Thursday, March 17, 2011

Unbiased Truck Soccer: First physics test with Bullet Physics

UPDATE: I've uploaded the executables for the Bullet physics test and the new scene with the soccer playing field at

I've recreated the truck from 'Unbiased Truck Soccer' in the Bullet Physics engine and applied some physical properties to make it behave like a real vehicle like suspension stiffness, damping, rolling and friction.

This is a video of what the gameplay should be like when using the Bullet Physics engine, made with the built-in debug OpenGL renderer of Bullet:

And a Soccer game is not complete without a huge open playing field. The goals will be represented by a blue and a red sphere. Players can score by bumping the soccer ball against the opponent's sphere.
The hardest part is using the output of the Bullet Physics engine to update the position of the trucks and the soccer ball in the real-time path tracer. It should be fairly straightforward though, so I hope to have a working version soon!


Radiant said...

Hello, it's radiant again.
I would love to take another in this program.
Unfortunately my computer is in maintenance at the moment. So I will check back within a week.

It's good to see this program evolve.

A few questions.

//Where is the source for this program
//What free compiler should be used
//And to code such a dynamic program what math skills do you need.iv gotten Cs and Ds in math, yet have a 90% understanding on the mathematical theory of path tracing then all of my math teachers here.

Ray Tracey said...

Hi radiant! It would be awesome if you could make another video with that GTX580 of yours! :D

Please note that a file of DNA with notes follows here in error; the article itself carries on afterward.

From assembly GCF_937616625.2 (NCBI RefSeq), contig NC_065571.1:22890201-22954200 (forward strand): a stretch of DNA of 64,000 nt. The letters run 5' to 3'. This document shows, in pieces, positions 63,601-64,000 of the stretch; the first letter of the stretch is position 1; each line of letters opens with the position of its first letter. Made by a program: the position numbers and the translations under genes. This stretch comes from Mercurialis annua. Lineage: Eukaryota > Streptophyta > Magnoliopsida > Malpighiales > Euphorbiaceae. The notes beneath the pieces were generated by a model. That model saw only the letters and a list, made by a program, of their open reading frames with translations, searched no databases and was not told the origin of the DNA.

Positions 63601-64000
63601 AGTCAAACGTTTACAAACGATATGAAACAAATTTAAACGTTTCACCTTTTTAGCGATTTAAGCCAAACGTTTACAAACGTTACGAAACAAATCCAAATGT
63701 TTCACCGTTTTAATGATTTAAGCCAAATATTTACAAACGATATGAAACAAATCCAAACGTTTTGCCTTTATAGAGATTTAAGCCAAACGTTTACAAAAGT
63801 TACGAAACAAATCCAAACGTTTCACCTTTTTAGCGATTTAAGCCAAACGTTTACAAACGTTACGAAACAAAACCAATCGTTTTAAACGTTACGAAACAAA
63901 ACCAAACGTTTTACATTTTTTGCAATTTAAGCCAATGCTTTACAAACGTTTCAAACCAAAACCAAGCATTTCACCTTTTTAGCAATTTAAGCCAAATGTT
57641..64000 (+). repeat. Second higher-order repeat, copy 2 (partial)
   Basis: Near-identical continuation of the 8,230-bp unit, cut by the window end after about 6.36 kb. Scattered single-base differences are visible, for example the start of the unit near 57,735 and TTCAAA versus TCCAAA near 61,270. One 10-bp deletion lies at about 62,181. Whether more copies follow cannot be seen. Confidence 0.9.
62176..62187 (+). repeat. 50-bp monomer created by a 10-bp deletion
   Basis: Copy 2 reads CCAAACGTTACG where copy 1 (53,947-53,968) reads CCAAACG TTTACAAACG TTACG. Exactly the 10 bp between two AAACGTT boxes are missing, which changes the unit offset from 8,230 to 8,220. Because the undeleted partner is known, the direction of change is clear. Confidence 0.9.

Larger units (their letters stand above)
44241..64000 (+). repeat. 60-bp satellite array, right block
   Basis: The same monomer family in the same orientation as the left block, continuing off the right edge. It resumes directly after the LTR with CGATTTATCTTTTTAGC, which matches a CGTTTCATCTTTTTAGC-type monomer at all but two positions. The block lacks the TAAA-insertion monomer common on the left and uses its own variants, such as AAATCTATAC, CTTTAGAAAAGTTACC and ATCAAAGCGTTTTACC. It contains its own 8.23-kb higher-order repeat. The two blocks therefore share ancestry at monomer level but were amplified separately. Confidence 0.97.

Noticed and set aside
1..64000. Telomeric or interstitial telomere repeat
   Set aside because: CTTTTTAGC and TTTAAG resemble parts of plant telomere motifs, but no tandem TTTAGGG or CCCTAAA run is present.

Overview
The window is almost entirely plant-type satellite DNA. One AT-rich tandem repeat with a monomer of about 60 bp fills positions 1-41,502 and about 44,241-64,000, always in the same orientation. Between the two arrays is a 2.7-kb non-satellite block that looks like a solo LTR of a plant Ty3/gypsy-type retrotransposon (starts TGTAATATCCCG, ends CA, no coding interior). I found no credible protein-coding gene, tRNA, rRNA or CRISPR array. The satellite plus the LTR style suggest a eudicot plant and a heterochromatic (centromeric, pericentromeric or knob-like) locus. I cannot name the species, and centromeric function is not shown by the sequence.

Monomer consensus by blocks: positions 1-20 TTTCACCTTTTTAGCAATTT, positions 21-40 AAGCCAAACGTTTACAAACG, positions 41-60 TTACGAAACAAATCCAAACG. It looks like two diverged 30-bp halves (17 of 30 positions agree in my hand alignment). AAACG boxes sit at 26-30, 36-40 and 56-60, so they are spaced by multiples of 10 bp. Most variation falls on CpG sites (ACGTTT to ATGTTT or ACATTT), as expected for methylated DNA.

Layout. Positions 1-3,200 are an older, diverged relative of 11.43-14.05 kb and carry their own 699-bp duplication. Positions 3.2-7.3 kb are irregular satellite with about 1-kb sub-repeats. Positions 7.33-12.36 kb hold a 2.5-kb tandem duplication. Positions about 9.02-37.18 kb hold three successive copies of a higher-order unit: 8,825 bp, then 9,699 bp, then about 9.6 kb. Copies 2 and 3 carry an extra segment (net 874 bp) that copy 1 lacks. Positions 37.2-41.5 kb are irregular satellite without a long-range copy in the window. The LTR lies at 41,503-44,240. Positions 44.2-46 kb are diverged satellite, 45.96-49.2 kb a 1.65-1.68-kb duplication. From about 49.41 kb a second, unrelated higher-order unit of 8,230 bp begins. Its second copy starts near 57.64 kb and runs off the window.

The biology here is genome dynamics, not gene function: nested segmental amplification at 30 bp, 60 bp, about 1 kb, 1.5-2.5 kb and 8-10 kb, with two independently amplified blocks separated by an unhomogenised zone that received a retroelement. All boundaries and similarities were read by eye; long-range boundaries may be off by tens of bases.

Source code for this 'game' can be found at If you want I can upload the source file for the physics (coded with bullet physics library) as well, so you can mess around with it and try different settings.

The compiler I use is Visual C++ 2008 Express Edition, which is free and can be downloaded from You will also need the CUDA SDK.

Most of the code (>95%) in 'Tokap' is not written by myself, I used an open-source CUDA path tracer (tokaspt from Kerrash has added support for dynamic objects, and I've built a game scene out of spheres. If you want to code a similar program yourself, I suggest you take a look at the free online courses on learning to program (I have recently started learning to program as well to be able to add functionality to Tokap). If you just want to make games with it, you can take a look at the source code and modify a few a parameters, write a simple time dependent function (e.g. use the parameter 'ball_y' in the file '') to dynamically change the radius, position or color of the spheres, or change the simulation speed by changing the value of the parameter 'ball_vy' on line 368 in, recompile to see the result.

A C or D in math will suffice ;)